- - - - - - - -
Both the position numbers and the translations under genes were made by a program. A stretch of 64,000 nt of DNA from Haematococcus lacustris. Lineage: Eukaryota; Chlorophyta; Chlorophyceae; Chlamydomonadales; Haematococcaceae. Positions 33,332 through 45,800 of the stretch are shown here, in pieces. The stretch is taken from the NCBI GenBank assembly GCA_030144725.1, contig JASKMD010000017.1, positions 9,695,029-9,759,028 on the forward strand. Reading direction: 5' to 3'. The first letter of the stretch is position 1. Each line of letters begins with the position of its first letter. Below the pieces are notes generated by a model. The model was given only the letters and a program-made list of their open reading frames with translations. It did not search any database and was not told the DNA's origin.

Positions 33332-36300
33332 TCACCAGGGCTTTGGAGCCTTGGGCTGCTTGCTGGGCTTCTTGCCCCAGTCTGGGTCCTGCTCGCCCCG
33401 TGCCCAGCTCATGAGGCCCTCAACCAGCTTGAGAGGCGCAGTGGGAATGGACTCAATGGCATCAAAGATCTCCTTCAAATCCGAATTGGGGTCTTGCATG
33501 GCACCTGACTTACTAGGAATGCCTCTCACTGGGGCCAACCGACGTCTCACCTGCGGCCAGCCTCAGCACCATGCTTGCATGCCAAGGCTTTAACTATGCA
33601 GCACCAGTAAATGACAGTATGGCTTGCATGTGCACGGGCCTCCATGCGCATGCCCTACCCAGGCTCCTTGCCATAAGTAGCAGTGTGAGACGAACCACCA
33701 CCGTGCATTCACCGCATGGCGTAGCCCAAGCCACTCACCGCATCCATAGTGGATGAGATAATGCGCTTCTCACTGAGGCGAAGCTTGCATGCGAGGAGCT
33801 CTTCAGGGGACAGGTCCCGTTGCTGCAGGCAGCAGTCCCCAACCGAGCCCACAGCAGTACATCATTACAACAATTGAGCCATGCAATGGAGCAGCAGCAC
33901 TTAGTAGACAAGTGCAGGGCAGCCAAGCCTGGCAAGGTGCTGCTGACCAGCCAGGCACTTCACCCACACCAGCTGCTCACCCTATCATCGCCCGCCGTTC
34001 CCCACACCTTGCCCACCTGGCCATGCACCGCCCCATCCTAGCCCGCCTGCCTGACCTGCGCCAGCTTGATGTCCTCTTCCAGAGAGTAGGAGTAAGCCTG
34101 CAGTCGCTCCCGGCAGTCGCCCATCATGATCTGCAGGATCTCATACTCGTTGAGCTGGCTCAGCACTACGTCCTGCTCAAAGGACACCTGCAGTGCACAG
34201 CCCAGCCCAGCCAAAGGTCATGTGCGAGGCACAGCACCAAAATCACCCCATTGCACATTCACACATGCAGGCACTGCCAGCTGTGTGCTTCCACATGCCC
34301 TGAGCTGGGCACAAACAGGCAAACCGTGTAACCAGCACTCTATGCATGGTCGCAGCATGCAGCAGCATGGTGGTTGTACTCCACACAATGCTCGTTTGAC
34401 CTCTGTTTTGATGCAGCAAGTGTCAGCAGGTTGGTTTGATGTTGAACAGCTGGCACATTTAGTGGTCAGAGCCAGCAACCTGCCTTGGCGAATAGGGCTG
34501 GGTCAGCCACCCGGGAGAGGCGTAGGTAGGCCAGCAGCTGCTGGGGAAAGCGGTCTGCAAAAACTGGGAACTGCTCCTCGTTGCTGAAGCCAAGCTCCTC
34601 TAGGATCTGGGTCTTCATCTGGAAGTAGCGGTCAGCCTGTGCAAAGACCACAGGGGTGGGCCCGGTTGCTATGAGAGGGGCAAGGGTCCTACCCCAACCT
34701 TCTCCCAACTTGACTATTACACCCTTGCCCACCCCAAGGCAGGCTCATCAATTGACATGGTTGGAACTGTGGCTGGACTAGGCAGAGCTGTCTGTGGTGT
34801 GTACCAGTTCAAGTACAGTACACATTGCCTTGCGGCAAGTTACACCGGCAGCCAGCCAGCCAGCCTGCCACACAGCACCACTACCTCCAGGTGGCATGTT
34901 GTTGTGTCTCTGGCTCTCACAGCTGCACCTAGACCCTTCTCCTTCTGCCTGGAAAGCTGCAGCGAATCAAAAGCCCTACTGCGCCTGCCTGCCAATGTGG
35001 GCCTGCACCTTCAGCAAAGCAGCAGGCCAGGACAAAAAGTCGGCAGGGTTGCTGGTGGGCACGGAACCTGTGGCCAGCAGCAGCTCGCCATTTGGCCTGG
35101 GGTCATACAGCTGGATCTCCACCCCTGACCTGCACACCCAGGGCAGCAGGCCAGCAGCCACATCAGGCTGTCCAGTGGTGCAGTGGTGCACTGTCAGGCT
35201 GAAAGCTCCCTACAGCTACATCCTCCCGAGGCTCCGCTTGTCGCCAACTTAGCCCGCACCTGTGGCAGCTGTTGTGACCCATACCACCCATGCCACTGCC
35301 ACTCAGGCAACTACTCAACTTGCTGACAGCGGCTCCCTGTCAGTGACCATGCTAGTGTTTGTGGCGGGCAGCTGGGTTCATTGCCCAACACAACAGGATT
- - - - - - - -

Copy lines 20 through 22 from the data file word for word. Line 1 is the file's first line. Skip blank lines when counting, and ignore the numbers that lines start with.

35001 GCCTGCACCTTCAGCAAAGCAGCAGGCCAGGACAAAAAGTCGGCAGGGTTGCTGGTGGGCACGGAACCTGTGGCCAGCAGCAGCTCGCCATTTGGCCTGG
35101 GGTCATACAGCTGGATCTCCACCCCTGACCTGCACACCCAGGGCAGCAGGCCAGCAGCCACATCAGGCTGTCCAGTGGTGCAGTGGTGCACTGTCAGGCT
35201 GAAAGCTCCCTACAGCTACATCCTCCCGAGGCTCCGCTTGTCGCCAACTTAGCCCGCACCTGTGGCAGCTGTTGTGACCCATACCACCCATGCCACTGCC